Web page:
In addressing the complaint, Senior Deputy Attorney General John Michela told the Gaming Commission the actions by Steve Wynn and company executives, “tarnished the reputation of the gaming industry and Nevada to a level not seen since organized crime.”

A Wall Street Journal article a year ago uncovered years of sexual misconduct and harassment allegations by Wynn against employees.

The primary count of the complaint dealt with the allegation that a Wynn Las Vegas salon employee was raped by Steve Wynn and became pregnant. Senior Wynn executives were made aware that the CEO reached a “private, confidential settlement with Employee 1 and paid her and her husband $7.5 million through a separate legal entity funded by Steve Wynn.”

According to the complaint, Steve Wynn also paid a cocktail server $975,000 after “pressuring her into a non-consensual sexual relationship.” Other counts in the complaint involved sexually harassing salon employees, cocktail servers and flight attendants working for the company private airline.

“It’s not about one man,” Pro said. “It’s about a failure of a corporate culture to effectively govern itself as it should.”

Wynn resigned as chairman and CEO last February and sold his stock in the company. Seven company executives named in the Gaming Control Board complaint left the company.

“Isn’t it strange that the people that are the subject of this aren’t even in the room today?” said Gaming Commission member John Moran Jr. “The people that are in this room now … they’re left with the train wreck to try to fix it.”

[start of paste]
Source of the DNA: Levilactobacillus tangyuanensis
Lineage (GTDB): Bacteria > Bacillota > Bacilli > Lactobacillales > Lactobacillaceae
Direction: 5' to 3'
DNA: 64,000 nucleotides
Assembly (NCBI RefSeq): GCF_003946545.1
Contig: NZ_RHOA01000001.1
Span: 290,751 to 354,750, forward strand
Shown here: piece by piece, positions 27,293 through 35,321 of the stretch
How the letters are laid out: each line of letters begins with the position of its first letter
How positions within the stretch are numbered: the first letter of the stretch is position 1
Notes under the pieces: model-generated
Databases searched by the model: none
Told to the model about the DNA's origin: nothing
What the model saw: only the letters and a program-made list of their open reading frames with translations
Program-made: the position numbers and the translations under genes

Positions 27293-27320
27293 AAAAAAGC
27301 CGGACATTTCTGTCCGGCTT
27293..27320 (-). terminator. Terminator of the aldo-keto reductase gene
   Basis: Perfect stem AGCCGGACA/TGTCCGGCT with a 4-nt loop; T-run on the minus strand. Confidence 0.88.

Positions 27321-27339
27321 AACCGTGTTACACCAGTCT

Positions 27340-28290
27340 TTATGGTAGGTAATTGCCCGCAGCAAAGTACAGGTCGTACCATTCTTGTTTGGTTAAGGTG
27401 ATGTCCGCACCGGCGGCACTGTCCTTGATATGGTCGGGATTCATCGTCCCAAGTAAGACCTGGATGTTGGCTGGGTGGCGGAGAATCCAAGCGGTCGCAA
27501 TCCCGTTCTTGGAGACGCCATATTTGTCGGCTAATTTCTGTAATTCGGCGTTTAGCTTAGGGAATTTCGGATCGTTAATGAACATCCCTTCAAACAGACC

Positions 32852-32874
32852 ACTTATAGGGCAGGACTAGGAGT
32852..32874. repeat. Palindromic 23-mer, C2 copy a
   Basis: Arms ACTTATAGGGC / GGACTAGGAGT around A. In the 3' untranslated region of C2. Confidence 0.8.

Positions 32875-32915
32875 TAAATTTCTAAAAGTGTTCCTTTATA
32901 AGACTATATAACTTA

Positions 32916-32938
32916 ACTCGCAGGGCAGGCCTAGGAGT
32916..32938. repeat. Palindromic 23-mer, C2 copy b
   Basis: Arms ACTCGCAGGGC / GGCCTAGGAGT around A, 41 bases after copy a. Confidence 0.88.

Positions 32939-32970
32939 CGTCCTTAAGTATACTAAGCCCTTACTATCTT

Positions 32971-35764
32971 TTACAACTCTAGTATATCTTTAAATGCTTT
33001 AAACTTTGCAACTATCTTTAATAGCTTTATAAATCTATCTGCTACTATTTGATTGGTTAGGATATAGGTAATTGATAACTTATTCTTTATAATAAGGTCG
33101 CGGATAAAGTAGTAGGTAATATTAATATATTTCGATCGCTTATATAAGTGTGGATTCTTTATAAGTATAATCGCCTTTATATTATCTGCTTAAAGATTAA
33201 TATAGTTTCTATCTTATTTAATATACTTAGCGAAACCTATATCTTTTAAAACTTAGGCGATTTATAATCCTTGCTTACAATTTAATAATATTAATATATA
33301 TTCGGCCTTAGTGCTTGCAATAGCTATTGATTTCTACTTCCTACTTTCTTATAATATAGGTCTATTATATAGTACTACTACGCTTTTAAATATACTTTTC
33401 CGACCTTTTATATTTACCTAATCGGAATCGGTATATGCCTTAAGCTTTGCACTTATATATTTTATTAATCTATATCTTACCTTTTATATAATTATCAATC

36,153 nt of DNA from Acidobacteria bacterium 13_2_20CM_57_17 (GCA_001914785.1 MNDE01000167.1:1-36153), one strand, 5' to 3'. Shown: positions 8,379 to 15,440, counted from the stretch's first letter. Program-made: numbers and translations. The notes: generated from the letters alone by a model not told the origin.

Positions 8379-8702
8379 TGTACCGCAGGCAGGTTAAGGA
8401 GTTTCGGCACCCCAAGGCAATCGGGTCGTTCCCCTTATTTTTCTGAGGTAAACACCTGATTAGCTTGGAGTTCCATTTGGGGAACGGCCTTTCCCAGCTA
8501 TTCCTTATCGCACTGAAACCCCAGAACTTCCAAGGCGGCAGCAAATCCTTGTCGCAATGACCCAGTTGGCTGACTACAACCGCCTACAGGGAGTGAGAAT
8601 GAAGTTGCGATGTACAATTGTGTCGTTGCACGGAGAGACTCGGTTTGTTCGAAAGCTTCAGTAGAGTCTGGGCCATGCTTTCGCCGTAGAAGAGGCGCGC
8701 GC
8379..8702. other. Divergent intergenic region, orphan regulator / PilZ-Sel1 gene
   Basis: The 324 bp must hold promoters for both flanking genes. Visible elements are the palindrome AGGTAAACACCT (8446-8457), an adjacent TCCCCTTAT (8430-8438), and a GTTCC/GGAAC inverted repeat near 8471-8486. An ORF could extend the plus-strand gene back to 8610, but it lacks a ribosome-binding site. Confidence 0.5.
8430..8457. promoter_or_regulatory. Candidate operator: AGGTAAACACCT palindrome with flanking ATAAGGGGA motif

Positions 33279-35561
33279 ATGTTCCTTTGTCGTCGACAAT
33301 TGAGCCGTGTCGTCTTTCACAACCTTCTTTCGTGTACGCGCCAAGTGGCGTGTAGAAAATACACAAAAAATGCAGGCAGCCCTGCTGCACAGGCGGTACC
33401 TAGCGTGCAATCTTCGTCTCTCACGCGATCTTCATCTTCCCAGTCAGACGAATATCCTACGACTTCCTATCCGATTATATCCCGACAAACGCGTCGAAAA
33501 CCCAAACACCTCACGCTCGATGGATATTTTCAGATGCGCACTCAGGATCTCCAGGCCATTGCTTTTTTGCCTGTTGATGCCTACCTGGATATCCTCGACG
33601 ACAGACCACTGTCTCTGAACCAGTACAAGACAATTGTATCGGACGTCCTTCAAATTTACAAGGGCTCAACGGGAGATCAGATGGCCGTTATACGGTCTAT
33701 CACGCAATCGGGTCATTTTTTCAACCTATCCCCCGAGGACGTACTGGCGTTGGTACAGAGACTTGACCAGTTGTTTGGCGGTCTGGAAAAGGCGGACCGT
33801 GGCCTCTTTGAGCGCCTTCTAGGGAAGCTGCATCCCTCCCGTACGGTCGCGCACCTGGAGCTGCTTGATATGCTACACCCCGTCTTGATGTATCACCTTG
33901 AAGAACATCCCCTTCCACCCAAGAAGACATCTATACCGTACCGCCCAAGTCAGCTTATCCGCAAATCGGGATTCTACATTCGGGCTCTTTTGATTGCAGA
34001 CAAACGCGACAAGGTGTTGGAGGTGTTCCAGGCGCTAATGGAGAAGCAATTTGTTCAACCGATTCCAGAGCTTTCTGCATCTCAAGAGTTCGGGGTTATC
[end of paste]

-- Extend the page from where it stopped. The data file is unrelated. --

Wynn Resorts highlighted the numerous changes in the company’s make-up and structure over the last 12 months, including a complete revamp of the company’s nine-member board of directors, four of whom are women, and the appointment of longtime gaming industry veteran Phil Satre as chairman. The company also named Matt Maddox as CEO.

“This is a case about one person’s misconduct and the alleged mishandling by a small handle of people,” attorney Greg Brower, the company’s outside legal counsel, told the commission. “None of those people are with the company anymore. In response to these allegations, the company did not run and hide. The company stepped up and faced the very ugly accusations.”

In a statement released following the hearing, Wynn Resorts said the Gaming Commission, “has recognized the company’s transformation and ‘refreshed culture’ over the course of the last 12 months and acknowledged the ‘paradigm shift’ that has occurred within the company.”

In addition to installing Maddox as CEO, and Ellen Whittemore as general counsel, the company named Marilyn Spiegel as president and hired Rose Huddleston to the newly created senior vice president of human resources.

The company also added several new policies, many of directed toward sexual harassment prevention. A compliance committee was created with numerous procedures to prevent any harassment allegation from going unchecked.

Howard Stutz is the executive editor of CDC Gaming Reports. He can be reached at hstutz@cdcgamingreports.com. Follow @howardstutz on Twitter.